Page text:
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Publication numberWO2004087463 A1
Publication typeApplication
Application numberPCT/NL2004/000214
Publication date14 Oct 2004
Filing date30 Mar 2004
Priority date1 Apr 2003
Also published asDE602004013437D1, DE602004013437T2, EP1610979A1, EP1610979B1, US7471193, US20060238318
Publication numberPCT/2004/214, PCT/NL/2004/000214, PCT/NL/2004/00214, PCT/NL/4/000214, PCT/NL/4/00214, PCT/NL2004/000214, PCT/NL2004/00214, PCT/NL2004000214, PCT/NL200400214, PCT/NL4/000214, PCT/NL4/00214, PCT/NL4000214, PCT/NL400214, WO 2004/087463 A1, WO 2004087463 A1, WO 2004087463A1, WO-A1-2004087463, WO2004/087463A1, WO2004087463 A1, WO2004087463A1
InventorsStefan Frits Brouwer, Steven John Vanhoof
ApplicantEaton Automotive B.V.
Export CitationBiBTeX, EndNote, RefMan
External Links: Patentscope, Espacenet
Wing mirror unit and actuator
WO 2004087463 A1
Abstract
A wing mirror unit, in particular for a motor vehicle, comprising a detection system for detecting an object in a blind spot of the wing mirror unit, which detection system is provided with an observation unit for generating observation data, a data processing unit for processing the observation data, and an indication unit for displaying a warning signal, wherein internal data communication connections of the detection system are disposed in the wing mirror unit, so that the detection system is autonomous.
Claims  (OCR text may contain errors)
1. A wing mirror unit, in particular for a motor vehicle,. com rising a detection system for detecting an object in a blind spot of the wing mirror unit, which detection system is provided with
- an observation unit for generating observation data; - a data processing unit for processing the observation data; and
- an indication unit for displaying a warning signal, wherein internal data communication connections of the detection system are disposed in the wing mirror unit, so that the detection system is autonomous.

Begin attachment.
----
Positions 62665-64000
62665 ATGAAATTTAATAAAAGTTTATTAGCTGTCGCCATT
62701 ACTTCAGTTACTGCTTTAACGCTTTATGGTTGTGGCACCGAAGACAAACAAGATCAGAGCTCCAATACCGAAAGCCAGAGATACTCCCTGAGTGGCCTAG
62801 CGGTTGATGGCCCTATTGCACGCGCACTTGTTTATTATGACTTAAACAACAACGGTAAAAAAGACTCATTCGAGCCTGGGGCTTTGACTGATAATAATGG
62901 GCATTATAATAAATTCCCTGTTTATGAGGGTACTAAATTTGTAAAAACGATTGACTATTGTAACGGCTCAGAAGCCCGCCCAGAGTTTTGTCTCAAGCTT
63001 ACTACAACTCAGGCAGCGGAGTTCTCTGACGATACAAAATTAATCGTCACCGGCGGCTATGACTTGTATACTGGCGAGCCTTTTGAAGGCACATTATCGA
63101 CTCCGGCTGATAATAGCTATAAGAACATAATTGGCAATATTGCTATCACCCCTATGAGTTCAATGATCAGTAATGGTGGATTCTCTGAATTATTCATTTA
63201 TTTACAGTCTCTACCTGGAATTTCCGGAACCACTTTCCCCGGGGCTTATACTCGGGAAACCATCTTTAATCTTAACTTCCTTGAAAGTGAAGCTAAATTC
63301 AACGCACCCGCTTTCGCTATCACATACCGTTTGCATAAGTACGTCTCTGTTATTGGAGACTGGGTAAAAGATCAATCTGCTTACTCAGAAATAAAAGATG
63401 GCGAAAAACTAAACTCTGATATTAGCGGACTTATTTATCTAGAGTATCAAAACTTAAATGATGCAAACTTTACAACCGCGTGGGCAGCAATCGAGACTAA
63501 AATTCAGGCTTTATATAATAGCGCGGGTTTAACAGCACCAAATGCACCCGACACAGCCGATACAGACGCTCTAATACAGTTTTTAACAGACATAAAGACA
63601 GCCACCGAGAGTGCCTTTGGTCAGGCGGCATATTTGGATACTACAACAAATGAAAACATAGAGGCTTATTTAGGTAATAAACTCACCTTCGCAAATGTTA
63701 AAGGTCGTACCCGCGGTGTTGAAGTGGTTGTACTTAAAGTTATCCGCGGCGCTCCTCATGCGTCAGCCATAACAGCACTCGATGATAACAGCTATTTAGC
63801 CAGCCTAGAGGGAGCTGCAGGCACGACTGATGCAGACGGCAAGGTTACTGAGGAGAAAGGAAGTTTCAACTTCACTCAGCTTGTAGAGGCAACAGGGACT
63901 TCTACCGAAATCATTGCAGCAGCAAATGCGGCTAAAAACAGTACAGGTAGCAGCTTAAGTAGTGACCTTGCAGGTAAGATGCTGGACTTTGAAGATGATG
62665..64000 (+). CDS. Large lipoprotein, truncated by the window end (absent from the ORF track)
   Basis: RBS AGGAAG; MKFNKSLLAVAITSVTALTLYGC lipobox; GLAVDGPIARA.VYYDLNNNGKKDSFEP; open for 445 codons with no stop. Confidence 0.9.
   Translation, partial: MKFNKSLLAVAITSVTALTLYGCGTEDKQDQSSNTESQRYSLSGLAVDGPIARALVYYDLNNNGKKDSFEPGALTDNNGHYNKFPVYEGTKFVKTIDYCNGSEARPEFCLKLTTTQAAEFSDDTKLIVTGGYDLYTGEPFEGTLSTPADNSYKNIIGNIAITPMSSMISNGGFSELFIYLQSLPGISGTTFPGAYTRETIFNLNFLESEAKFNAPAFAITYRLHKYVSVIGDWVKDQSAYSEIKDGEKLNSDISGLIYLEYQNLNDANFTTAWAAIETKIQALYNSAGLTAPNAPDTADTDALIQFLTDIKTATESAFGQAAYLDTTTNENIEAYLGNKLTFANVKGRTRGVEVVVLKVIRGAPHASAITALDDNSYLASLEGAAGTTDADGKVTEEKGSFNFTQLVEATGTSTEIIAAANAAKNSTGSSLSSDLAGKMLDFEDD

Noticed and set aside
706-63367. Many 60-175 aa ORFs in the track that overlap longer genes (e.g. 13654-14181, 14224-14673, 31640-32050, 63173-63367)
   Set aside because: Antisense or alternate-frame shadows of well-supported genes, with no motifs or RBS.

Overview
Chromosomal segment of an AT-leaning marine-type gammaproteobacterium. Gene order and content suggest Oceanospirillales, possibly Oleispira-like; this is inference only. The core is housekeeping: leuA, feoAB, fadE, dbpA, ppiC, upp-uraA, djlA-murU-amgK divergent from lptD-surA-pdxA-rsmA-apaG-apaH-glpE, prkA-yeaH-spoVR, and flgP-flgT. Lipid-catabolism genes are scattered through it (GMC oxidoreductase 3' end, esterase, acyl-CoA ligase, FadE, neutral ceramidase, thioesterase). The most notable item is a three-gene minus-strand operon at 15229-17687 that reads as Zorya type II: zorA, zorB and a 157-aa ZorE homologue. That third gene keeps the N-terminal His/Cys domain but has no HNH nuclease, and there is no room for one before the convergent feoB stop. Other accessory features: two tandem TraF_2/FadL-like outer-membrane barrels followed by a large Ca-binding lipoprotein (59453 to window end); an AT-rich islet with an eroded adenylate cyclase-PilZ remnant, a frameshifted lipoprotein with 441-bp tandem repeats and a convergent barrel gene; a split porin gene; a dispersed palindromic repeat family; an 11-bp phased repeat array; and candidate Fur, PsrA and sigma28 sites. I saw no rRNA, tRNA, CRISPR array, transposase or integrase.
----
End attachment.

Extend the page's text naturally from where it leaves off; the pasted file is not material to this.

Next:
2. A wing mirror unit according to claim 1, wherein the autonomous detection system is provided with a slave unit connectible to a master-slave bus system in a motor vehicle.
3. A wing mirror unit according to claim 1 or 2, comprising a supporting frame on which is disposed an actuator for adjusting a mirror supporting plate provided with a mirror glass, and wherein the data processing unit is mounted on the actuator.
4. A wing mirror unit according to claim 1, 2 or 3, wherein the observation unit comprises an optical camera.
5. A wing mirror unit according to claim 1, 2 or 3, wherein the observation unit comprises a transmitter for generating an electromagnetic actuation signal and a receiver for receiving an electromagnetic reflection signal.
6. A wing mirror unit according to claim 5, wherein the transmitter and the receiver are arranged to respectively generate and receive radar signals.
7. A wing mirror unit according to claim 5, wherein the transmitter and the receiver are integrated.
8. A wing mirror unit according to any one of the preceding claims, comprising a mirror housing mounted on the supporting frame, which substantially forms the exterior of the wing mirror unit, wherein the observation unit is located in the mirror housing.
9. A wing mirror unit according to any one of the preceding claims, wherein the observation unit is disposed on the actuator.
10. A wing mirror unit according to any one of the preceding claims, wherein the observation unit generates two electromagnetic actuation signals which spatially overlap each other partly.
11. A wing mirror unit according to any one of the preceding claims, wherein the detection system comprises a second observation unit for generating observation data in a second blind spot diagonally before the driver.
12. -A wing mirror unit according to any one of the preceding claims, wherein the indication unit comprises an optical indicator.
13. A wing mirror unit according to claim 12, wherein the optical . indicator is disposed on the mirror supporting plate for generating an optical signal.
14. A wing mirror unit according to claim 13, wherein at the location of the optical indicator the mirror glass comprises semi-permeable optical material, so that a signal generated by the optical indicator passes through the semi-permeable optical material out of the wing mirror unit.
15. An actuator for adjusting a mirror supporting plate provided with a mirror glass with respect to a supporting frame on which the actuator is mounted, wherein on the actuator a data processing unit is disposed for processing observation data generated by an observation unit for detecting an object in a blind spot of a wing mirror unit.
Description  (OCR text may contain errors)

Title: Wing mirror unit and actuator